Wednesday, October 21, 2020

Review of Demon in White by Christopher Ruocchio

Those reading this review will likely be interested in having one question answered: is Demon in White (2020) as good as the two previous novels in the Sun Eater series? Is it worth the time and money? Answer: yes. Ruocchio continues to build his world with surprises, fill out Hadrian’s character in a mostly 3D way (2.5D?), and keep the reader engaged through big-screen storytelling. Page length, well, it too increases…

If you were hoping to have an additional question answered: how did Hadrian get his head chopped off and survive? You are not the only one. Hadrian also wants to know, and his quest leads him to an answer in Demon in White. But not before two major trials. The second not possible to be described (spoilers), the first can at least be introduced. With the slaying of the Cielcin prince, Hadrian is now a legend among men, and an Emperor’s knight. His first mission as knight sends him into the deeps of space to solve the mystery why imperial ships disappear without explanation in a certain quadrant. Hadrian unravels the mystery, but not before encountering a threat unlike the human world has ever seen, and one that has implications on the entire Empire itself.

If Howling Dark was a cyberpunkish exploration of Hadrian Marlowe and the outer universe, then Demon in White is pure space action/political thriller exploration of known space. There are roughly six major settings throughout the book, each with its own flavor, each with its own type of knowledge and information waiting to be uncovered as Marlowe tries to understand his personal situation and political situation (the line between not always thick), and each with its own grandiose action scene—or at least massive in terms of what it reveals to the larger story. Readers looking for more, you absolutely get it. (I would estimate the final 25% of the book is an action sequence that continually doubles down on itself.)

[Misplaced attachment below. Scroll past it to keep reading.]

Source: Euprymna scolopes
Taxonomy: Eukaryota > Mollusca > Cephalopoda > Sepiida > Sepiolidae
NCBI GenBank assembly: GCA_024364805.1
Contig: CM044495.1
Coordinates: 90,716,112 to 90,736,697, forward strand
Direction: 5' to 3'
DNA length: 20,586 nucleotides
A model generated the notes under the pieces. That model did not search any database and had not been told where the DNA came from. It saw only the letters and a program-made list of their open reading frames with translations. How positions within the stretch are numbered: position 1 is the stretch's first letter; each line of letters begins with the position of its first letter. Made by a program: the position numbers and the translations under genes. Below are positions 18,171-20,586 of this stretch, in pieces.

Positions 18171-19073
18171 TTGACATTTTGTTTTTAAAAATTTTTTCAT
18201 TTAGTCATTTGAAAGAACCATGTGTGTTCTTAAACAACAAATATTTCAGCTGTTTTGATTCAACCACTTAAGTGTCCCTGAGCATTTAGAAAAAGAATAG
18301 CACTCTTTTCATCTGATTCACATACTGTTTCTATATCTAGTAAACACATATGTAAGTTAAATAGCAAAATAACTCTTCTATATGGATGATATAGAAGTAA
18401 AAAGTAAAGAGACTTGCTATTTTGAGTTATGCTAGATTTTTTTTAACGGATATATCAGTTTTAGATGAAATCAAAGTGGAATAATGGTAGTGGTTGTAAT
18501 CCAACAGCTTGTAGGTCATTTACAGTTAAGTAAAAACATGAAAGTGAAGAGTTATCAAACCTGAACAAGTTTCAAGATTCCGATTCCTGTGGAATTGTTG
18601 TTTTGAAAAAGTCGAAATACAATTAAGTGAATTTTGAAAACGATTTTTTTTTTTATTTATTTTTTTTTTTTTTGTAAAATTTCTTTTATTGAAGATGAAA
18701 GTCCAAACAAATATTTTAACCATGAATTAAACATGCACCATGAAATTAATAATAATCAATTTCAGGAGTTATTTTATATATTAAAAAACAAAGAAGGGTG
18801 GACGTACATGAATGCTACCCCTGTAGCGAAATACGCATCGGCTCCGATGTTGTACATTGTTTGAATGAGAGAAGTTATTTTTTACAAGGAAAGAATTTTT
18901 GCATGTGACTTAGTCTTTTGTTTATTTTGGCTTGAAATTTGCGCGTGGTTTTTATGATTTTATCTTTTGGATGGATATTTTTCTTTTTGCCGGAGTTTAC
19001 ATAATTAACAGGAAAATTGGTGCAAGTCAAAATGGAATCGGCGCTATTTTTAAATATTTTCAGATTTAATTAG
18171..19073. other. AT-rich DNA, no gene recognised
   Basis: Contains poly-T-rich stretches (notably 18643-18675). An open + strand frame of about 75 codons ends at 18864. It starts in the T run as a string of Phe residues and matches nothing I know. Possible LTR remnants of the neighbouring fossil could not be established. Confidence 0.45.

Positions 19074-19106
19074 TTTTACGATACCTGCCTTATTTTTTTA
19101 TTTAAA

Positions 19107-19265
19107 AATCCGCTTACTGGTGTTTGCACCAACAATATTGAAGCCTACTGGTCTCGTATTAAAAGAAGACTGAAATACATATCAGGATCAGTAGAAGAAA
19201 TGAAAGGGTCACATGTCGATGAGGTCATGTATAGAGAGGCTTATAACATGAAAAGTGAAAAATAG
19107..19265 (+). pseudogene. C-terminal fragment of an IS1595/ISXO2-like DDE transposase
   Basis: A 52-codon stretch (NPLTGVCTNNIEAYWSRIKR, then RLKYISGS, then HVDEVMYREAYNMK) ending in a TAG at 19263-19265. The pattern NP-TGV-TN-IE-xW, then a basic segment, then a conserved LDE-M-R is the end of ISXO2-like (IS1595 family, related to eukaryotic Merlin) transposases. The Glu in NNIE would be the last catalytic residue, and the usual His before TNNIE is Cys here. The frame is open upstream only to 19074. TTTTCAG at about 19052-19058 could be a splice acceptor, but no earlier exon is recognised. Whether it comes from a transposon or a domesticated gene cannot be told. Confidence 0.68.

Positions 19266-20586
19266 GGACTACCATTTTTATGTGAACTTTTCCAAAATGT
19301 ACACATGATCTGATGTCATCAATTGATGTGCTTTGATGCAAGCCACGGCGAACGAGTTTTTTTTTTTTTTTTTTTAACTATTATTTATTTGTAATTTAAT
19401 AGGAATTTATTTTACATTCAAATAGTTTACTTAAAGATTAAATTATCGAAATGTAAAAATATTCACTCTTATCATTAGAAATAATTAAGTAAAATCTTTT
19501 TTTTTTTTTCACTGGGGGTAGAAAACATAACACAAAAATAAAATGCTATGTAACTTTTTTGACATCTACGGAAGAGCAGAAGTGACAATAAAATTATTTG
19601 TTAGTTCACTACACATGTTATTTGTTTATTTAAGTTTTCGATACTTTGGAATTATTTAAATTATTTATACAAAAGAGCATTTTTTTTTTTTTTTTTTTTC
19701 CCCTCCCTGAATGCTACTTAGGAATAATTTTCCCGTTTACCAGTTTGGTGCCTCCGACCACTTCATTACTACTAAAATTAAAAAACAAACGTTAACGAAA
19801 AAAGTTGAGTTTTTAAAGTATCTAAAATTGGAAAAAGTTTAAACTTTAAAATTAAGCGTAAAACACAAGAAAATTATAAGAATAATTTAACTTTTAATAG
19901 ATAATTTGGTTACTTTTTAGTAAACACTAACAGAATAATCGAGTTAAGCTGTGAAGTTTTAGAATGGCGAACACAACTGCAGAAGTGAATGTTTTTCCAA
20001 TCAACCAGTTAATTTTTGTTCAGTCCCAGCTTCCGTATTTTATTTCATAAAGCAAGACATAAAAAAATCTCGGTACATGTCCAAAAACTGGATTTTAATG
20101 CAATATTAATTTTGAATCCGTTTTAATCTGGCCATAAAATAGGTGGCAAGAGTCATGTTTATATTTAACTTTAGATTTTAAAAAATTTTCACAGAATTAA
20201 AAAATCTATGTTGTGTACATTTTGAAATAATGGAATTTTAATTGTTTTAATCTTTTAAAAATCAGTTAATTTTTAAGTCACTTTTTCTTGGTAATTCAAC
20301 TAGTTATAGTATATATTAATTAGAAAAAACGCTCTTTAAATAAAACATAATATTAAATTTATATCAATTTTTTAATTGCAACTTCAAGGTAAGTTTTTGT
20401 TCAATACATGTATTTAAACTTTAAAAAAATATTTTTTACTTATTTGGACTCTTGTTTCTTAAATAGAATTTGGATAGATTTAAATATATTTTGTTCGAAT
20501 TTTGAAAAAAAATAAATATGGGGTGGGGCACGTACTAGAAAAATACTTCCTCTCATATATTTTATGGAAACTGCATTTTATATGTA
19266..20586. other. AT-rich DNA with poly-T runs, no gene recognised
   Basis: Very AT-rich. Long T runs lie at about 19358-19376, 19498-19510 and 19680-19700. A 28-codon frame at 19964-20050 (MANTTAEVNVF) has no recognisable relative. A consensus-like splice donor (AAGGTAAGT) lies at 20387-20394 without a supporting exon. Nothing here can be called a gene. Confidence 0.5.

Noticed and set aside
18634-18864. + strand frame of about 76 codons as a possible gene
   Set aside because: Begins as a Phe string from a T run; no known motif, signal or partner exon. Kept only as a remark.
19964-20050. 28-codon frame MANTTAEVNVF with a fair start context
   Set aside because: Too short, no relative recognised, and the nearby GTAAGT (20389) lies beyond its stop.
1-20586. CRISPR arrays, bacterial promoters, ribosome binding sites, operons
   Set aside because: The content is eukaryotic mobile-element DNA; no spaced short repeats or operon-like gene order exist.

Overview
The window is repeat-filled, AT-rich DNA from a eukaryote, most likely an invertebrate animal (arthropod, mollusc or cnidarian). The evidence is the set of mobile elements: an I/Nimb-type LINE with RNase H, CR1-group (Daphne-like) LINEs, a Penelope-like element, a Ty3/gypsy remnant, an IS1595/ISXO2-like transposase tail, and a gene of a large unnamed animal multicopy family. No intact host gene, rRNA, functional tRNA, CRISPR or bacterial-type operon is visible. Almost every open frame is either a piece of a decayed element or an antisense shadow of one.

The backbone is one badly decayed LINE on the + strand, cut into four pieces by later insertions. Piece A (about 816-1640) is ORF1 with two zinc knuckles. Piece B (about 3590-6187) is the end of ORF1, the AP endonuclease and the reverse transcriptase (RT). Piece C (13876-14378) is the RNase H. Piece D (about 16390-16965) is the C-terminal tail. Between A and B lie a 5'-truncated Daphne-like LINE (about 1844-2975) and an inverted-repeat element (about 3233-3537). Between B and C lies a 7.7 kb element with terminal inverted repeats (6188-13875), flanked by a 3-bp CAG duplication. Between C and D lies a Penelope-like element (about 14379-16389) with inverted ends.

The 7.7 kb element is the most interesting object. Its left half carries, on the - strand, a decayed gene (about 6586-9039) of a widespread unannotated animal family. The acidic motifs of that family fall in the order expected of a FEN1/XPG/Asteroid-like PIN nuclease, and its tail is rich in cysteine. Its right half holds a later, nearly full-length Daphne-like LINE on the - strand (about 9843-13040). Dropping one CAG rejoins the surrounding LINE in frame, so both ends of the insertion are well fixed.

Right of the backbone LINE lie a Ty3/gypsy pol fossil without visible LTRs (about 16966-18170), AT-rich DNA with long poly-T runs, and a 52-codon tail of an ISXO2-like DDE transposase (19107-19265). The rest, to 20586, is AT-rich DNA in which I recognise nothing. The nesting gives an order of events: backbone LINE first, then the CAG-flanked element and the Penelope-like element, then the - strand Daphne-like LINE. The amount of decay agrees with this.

In the end, Demon in White is more of the Sun Eater series—bigger, badder, better. Third of a planned five book series, it forms the proverbially bridge with no signs of slowing down—either in story or page count. Ruochcio continues to turn up the volume, giving the reader major splashes of action, all the while digging deeper into Marlowe’s character. If there is anything negative, it would be that Ruocchio seems to have explored the extent of Marlowe as a human, what’s left more in the superhero arena, which by default struggles with relativity. Nevertheless, it feels as though if Ruochchio can carry forward with the success of his action set pieces and unveil his universe one organic piece at a time, the series can sustain itself.

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